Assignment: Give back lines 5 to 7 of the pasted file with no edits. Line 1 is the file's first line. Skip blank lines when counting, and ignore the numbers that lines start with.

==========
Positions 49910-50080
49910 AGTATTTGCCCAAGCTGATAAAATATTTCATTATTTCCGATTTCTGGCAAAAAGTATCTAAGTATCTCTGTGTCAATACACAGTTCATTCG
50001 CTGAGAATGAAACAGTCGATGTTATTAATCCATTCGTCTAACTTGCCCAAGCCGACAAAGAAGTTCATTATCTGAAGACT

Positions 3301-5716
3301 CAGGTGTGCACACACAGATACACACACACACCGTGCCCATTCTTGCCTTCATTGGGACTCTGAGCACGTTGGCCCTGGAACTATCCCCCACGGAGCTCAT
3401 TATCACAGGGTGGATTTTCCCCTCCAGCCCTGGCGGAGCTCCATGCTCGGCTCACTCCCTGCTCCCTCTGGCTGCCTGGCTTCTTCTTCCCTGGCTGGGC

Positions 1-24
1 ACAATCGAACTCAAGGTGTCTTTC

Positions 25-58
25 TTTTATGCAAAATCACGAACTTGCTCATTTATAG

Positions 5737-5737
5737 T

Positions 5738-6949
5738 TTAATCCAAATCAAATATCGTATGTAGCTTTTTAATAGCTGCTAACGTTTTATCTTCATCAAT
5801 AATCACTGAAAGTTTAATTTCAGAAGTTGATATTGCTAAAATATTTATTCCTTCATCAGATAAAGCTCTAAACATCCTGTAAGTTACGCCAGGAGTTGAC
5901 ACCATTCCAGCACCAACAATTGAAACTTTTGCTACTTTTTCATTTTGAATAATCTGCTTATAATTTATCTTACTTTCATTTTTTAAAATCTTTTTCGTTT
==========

3301 CAGGTGTGCACACACAGATACACACACACACCGTGCCCATTCTTGCCTTCATTGGGACTCTGAGCACGTTGGCCCTGGAACTATCCCCCACGGAGCTCAT
3401 TATCACAGGGTGGATTTTCCCCTCCAGCCCTGGCGGAGCTCCATGCTCGGCTCACTCCCTGCTCCCTCTGGCTGCCTGGCTTCTTCTTCCCTGGCTGGGC

Positions 1-24